“Make America Great — and Canada Too”

Beth Childress
Teacher, author, and parent of adopted cat, Peeks -- read below for more :-)
Humanities

Jan 15,2018

 “Make America GREAT (And Canada too)”  

I would love to think that America can indeed become great again, but one arena that is essential to address is where we are frail. We are great, still, in some ways, but the past decade has disclosed that we have become increasingly weak in the way we treat individuals who are addicted to drugs.

  Question: How Far Must We Go? Answer: Far as the Curse Is Found

It doesn’t take much thought to identify one of the “deep, deep curses” we Americans – and Canadians are facing today. Look at any of our news sources – drug addiction and overdose-related deaths are on startling rises. Primary culprits – prescription OxyContin, Heroin, and Fentanyl – all in the same category. Opiates. (Not to discount meth and cocaine – but opiate addiction is rising faster than we can catch it)

Are we putting into place potential remedies? Yes.

Are they working? Let’s see.

Let’s take a cursory look behind three doors.

Step right up, ladies and gentlemen, let’s look what’s behind door #1

Do the same thing we’ve been doing for 100 years.

 Ostracize and shame those who are caught with drugs, treating them as menaces to society.  Either by court order, family intervention or other case- sensitive scenarios, send them to drug rehabilitation or hospitalization where they do receive some needed help. However,  if they relapse X number of times and continue using after receiving help, cut them off and treat them as if they are no longer family (sometimes leaving them to die in the streets).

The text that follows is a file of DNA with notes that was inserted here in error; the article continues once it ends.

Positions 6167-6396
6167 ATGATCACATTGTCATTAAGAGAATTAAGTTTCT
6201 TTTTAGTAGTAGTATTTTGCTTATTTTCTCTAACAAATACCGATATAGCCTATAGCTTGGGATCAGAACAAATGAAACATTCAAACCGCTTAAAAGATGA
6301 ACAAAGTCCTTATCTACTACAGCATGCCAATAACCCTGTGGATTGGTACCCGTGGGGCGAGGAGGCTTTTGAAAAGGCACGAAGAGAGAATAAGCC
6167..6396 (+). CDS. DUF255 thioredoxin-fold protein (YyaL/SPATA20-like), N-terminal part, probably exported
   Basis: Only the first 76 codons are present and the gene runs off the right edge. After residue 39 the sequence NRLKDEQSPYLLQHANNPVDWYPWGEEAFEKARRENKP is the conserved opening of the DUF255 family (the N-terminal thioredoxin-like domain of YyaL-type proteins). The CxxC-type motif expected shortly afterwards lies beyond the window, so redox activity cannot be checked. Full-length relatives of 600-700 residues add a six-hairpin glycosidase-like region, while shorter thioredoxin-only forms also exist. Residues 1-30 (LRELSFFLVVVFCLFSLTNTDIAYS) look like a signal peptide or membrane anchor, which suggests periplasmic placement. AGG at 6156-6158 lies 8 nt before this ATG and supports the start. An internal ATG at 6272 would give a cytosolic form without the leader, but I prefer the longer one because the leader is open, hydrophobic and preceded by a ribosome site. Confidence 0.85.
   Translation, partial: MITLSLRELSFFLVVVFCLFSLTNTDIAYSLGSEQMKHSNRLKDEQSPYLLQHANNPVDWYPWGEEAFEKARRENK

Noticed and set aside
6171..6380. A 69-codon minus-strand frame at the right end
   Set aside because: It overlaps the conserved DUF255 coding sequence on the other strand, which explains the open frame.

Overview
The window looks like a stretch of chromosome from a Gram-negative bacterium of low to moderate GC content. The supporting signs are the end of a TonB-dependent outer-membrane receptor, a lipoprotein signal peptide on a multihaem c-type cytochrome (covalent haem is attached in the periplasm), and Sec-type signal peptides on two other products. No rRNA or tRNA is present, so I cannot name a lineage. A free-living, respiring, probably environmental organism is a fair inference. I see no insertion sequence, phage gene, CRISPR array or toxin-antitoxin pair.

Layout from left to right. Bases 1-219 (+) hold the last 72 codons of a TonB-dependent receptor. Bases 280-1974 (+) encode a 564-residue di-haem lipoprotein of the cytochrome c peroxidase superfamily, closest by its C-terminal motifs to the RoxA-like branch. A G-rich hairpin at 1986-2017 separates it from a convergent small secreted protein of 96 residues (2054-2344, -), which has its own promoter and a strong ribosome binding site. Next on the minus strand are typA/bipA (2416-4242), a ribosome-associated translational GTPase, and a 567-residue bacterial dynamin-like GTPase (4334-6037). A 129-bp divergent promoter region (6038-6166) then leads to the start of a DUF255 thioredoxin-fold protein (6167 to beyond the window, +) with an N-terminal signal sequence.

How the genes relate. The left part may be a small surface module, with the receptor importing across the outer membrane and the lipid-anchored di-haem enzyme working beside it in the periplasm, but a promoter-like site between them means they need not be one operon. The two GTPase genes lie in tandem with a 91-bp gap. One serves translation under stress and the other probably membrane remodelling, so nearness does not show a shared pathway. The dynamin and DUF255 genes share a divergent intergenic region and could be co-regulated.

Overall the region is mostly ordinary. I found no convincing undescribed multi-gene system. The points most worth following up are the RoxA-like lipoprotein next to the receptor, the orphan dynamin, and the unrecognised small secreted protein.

The broken hinges of door #1:  

 Most people abuse drugs because they are lonely, guilty or feel isolated – how is sentencing them to more isolation and guilt going to help them recover?

 

Alright, ladies and gentlemen: what’s behind door #2?

Door #2: Incarcerate them. They’re criminals — not people — right?

(Several documentaries disclosed that  In recent years, Americans have spent as much as $55 billion a year on opioid abuse in criminal justice, health care and lost productivity.)

                                            So we lock them up for life, leaving our states responsible for footing the bills for both building additional prisons to house the growing number of lifetime felons and maintaining the prisoners who will remain until old age or death.  

Children are left without a father. Cycles keep recycling.

         So, the struggles that landed a person in prison (drug addiction, insufficiently treated mental illness, and limited effective employment opportunities) are “made worse” by incarceration. Time in these crowded prisons with limited rights and resources lead to financial distress as well as a loss of their own families, friends and opportunities to connect to society (See http://www.michaelshouse.com/blog/race-statistics-drug-addiction-and-prison).

 

         We see HBO documentaries and A&E Intervention show “addicts” who have relapsed dozens of time – yet help is still available to them.

         Why don’t the life-time felons (who are incarcerated for similar drug habits) get another chance for life? (They get three strikes – and they’re in the slammer for good)